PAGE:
Recovery-as-a-Service (RaaS): Also referred to as Disaster Recovery-as-a-Service (DRaaS), RaaS is a newer service sought from the cloud that offer firms a comprehensive set of disaster recovery procedures and facilities that will be enacted in the wake of a natural disaster. An outsourced RaaS provider offers significant advantages over in-house disaster recovery plans, the main advantage being that a third-party provider provides a more fail-safe option for recovery when a firm’s technology systems have been compromised. This type of cloud service was crucial to the speedy recovery and return to operations that many New York and New Jersey firms made following Hurricane Sandy in October 2012.

IT-as-a-Service (ITaaS): This is a cloud computing model where the IT provider for a firm essentially runs like an internal IT department. In ITaaS, firms are able to optimize IT usage by paying only for the resources -- hardware, software and IT support -- that they require. ITaaS is typically billed as a monthly subscription and enables bring your own device (BYoD), flexibility and leverages the latest technology models that are developed through the use of private, public and hybrid clouds. ITaaS also offers users a high level of financial transparency on IT consumption costs.

The private could has proven to be an invaluable resource for hedge funds and private equity firms, particularly start-ups just trying to get their business off the ground. Outsourcing to the private cloud not only cuts costs, but also provides better efficiency, scalability, virtualization, improved monitoring and enhanced security. But one of the primary reasons that firms are migrating to the private cloud, even outside of these factors, is the speed to market. The rate at which firms can deploy new technology into the private cloud can mean the difference of several days of man power versus several weeks. For instance, building an internal infrastructure could take a firm months, while utilizing a private cloud services provider can take days.

In the last couple years, the financial industry has not only embraced private cloud computing, they have began building private cloud strategies and partnerships to further enhance business capabilities. Prime brokers and fund administrators are teaming up with private cloud service providers to offer more efficient service and faster access to data, applications and third-party services.

In the coming years, we will see the private cloud take on a larger role within the financial services industry. In addition to prime brokers and fund administrators, the industry will continue to see an uptick in private cloud adoption among exchanges, investment banks, money managers and market makers. As more industry players transition into the private cloud, we will see a dramatic increase in service functionality and utility as users look for ways to develop more sophisticated solutions thorough greater collaboration.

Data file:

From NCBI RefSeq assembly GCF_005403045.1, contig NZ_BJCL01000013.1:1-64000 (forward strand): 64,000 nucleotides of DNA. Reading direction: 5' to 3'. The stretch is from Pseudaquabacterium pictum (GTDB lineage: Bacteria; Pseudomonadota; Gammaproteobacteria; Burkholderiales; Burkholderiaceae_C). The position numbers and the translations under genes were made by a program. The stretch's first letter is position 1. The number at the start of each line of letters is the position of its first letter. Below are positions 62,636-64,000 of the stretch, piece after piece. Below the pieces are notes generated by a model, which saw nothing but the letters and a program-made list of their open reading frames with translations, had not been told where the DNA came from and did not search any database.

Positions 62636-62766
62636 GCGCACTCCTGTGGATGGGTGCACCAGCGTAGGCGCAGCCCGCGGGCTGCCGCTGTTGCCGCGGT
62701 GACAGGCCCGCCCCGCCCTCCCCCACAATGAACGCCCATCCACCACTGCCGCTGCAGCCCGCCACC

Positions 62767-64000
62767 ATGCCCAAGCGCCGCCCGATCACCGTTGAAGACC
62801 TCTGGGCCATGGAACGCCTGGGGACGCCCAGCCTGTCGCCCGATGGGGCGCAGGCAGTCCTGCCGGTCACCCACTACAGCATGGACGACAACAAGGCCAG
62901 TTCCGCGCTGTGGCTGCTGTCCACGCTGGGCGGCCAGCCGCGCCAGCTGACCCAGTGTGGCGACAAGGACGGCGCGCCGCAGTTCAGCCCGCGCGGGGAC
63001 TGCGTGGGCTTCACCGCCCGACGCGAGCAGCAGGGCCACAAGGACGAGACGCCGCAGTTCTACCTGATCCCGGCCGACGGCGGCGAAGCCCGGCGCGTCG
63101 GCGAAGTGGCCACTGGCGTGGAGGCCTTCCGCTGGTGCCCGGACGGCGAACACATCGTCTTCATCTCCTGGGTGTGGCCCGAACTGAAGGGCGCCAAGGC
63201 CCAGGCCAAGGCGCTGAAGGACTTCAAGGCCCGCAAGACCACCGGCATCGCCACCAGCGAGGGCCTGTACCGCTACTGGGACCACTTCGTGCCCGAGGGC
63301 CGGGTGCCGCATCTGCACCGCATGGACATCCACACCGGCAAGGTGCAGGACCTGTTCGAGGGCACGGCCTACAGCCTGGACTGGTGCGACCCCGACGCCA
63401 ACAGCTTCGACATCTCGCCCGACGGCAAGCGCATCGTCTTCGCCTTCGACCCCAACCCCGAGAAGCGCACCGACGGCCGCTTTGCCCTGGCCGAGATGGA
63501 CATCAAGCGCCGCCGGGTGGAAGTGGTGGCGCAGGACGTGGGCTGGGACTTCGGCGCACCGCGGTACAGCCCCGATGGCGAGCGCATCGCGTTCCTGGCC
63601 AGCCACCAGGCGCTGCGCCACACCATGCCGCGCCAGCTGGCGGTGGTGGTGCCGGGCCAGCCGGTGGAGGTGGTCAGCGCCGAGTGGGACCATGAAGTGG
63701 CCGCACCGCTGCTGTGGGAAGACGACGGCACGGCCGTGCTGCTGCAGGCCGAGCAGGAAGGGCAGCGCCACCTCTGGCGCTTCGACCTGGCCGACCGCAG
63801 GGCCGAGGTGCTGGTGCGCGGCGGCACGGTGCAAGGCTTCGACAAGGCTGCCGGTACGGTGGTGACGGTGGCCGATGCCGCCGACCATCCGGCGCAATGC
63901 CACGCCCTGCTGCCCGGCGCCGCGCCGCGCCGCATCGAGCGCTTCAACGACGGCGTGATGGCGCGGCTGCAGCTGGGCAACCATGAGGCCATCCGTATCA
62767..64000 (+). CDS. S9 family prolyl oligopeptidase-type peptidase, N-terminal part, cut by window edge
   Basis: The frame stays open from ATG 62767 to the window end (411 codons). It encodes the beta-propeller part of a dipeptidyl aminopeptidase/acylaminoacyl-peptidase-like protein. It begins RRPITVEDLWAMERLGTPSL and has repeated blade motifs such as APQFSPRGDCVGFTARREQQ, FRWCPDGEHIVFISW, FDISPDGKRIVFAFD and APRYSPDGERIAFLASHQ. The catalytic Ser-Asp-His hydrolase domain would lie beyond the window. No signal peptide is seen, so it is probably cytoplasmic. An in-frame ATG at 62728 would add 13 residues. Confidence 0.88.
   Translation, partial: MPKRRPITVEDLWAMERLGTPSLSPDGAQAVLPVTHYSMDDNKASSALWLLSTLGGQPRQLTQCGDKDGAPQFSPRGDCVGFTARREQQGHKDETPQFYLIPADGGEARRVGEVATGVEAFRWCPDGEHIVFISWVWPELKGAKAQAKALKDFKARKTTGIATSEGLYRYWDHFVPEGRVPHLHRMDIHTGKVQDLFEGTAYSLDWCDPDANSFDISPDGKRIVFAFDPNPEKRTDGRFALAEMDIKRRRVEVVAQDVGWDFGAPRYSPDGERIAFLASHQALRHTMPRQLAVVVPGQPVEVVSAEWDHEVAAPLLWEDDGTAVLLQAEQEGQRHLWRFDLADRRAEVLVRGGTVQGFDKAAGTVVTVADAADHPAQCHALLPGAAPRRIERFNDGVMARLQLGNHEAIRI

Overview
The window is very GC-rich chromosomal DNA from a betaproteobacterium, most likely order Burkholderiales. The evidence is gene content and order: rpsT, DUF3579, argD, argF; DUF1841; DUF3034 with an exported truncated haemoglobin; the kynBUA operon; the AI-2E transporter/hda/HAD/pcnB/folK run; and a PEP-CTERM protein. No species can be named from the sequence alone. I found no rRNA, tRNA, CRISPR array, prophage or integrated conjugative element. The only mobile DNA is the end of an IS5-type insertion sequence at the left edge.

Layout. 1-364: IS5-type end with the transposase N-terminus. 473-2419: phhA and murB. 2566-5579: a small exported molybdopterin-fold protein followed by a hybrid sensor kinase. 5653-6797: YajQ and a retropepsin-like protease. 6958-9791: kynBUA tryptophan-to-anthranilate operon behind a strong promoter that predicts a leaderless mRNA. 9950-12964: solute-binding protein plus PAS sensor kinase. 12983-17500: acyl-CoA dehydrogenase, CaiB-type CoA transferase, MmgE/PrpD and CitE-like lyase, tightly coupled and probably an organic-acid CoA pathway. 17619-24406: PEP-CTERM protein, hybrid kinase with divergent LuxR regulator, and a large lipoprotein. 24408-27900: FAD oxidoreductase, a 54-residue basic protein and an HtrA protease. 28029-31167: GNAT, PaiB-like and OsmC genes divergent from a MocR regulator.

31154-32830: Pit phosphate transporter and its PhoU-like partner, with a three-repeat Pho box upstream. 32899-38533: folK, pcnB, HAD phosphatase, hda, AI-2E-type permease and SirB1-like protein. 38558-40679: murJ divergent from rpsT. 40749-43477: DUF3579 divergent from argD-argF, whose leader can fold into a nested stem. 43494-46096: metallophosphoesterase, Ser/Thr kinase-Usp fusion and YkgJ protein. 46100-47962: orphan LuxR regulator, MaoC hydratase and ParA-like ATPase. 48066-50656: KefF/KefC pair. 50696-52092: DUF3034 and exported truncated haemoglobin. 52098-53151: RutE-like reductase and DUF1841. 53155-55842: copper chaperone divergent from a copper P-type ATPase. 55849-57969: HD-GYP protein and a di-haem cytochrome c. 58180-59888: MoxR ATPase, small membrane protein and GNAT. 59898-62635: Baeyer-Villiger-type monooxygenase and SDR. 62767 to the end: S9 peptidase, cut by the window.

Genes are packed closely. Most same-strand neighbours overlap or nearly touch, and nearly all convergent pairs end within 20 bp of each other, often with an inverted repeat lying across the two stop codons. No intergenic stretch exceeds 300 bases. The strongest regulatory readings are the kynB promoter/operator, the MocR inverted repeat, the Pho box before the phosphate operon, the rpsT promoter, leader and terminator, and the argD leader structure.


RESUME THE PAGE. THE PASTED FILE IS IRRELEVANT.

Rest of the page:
About The Author: Art Murphy Director of Client Development, Abacus Group LLC

With a distinct focus on company growth and customer engagement, Art Murphy combines over a decade of business development and client relations experience with a deep understanding of the hedge fund and financial technology markets. Before joining Abacus, he was the vice president of business development at Linedata Services, a global solutions provider focused on the investment management and credit communities. At Linedata he helped design and build the company’s profitable business infrastructure and launch its software-as-a-service (SaaS) offering. Throughout his career Murphy has held leadership roles at emerging and established financial software and infrastructure companies such as Nirvana Solutions, NorthPoint Solutions and Eze Castle Integration. Murphy is based in New York.

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andrewboon2739
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andrewboon2739,
User Rank: Apprentice
9/11/2013 | 2:01:56 PM
re: Cloud Computing: The Private Versus The Public Cloud
Rightly said. Private cloud
provides great level of security, so it helps ease some of the concern with
privacy and security of data residing on cloud. But concern over moving to
cloud has centered on security. Came across an interesting take on cloud
security that might interest a few readers bit.ly/ZFPu1l